Under the hood, the P300 Ingenium engine is a 296bhp four-pot with 400Nm of torque. It’s paired with a smooth gearbox, allowing the Defender to be generally quiet, with the engine humming softly when it’s not working hard, and tyre and suspension noise staying in the background.
Of course, if you slap on a roof rack and off-road tyres, you might get a bit more noise, but that’s the price of adventure. Plus, the high driving position and huge wing mirrors give you excellent visibility.
But here’s where it gets interesting – when you leave the tarmac, the Defender transforms into a whole different beast. It takes on articulation, traction, ascents, descents, and everything in between with effortless grace.
Thanks to its shorter wheelbase compared to the 110, the 90 is particularly nimble when manoeuvring around obstacles. Even without air suspension, it’s nothing short of amazing.
I recently had some time to play with the Defender when navigating some hilly terrain in Desaru, and the engine and gearbox provide sufficient torque with finesse when you need to cross slippery terrain and unleash power when tackling steep slopes.
Traction is phenomenal, clearance is colossal, and articulation is impressive. It’s a true off-road champion, and its veins run the same blood of its predecessors.
The Land Rover Defender 90 isn’t just a car; it’s a gateway to adventure. Sure, the three-door setup might be a tad impractical, but it comes with a rich history and a sense of wanderlust. When you do unleash its potential – whether it’s off-roading, tackling snow, or towing – it’s incredibly reassuring.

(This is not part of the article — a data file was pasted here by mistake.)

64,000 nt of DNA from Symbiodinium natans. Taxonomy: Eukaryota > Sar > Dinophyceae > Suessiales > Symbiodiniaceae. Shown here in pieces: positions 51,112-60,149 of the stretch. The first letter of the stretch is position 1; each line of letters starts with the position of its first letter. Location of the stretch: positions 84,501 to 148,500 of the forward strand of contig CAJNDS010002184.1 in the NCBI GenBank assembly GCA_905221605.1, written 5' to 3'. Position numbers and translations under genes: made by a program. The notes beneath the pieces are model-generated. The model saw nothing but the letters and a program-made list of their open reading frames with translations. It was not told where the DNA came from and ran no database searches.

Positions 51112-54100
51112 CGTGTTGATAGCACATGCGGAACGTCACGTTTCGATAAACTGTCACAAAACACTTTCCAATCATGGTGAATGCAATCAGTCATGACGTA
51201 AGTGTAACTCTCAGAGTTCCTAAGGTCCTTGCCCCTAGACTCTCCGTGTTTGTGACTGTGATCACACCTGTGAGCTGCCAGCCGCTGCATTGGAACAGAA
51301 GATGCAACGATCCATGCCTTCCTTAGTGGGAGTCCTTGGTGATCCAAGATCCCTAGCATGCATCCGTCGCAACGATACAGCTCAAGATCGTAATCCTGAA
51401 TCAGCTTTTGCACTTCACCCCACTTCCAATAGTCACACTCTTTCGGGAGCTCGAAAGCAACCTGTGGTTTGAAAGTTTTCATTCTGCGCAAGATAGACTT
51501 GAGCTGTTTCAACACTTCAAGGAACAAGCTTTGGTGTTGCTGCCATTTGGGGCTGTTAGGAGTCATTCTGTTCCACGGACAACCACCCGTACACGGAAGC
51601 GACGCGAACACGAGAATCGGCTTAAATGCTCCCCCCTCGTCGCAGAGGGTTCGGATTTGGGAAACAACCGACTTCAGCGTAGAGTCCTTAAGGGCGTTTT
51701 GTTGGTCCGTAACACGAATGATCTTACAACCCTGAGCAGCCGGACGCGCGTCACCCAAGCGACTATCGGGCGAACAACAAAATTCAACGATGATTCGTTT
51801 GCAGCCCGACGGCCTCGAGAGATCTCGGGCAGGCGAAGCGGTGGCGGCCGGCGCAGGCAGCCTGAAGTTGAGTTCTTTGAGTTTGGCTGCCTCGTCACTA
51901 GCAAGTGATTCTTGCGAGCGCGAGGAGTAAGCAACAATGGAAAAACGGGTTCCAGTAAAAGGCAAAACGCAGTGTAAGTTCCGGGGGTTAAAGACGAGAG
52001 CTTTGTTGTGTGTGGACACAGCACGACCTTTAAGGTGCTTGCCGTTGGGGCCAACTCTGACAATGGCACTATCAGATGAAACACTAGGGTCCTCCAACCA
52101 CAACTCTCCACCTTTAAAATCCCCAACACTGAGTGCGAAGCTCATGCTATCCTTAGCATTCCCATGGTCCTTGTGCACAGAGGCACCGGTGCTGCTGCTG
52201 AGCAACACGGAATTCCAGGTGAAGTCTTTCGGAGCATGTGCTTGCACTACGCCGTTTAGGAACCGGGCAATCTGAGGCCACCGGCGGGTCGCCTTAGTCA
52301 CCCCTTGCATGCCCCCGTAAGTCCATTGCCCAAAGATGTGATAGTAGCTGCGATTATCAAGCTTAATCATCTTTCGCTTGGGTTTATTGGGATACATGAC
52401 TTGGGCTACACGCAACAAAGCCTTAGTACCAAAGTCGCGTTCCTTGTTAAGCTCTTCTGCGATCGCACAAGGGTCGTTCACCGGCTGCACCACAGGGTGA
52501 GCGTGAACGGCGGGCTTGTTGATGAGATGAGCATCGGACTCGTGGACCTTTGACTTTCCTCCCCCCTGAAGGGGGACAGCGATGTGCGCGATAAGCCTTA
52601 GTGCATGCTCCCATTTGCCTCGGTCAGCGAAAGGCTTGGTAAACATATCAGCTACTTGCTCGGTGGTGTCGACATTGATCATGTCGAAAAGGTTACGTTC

What’s truly astounding is how well it handles on the road. It’s dignified and stately, and compared to the 110, the 90 is more agile in town and has a bit more character in its looks. Of course, it won’t fit as many people or as much stuff, but that’s the trade-off for its compact charm.
It’s a family car that makes you feel adventurous, even if you never use all of its off-roading capabilities.
Land Rover Defender 90
Engine: 1,997cc 4-cylinder 16-valve Turbocharged
Gearbox: 8-Speed S-Tronic (A)
0-100km/h: 8 seconds (claimed)
Top Speed: 191km/h
Fuel Economy: 9.7km/L (claimed)
Price: S$408,999 with COE (accurate at the time of this article)
Contact: Wearnes Automotive
Photo Credits: Sean Loo (@auto.driven)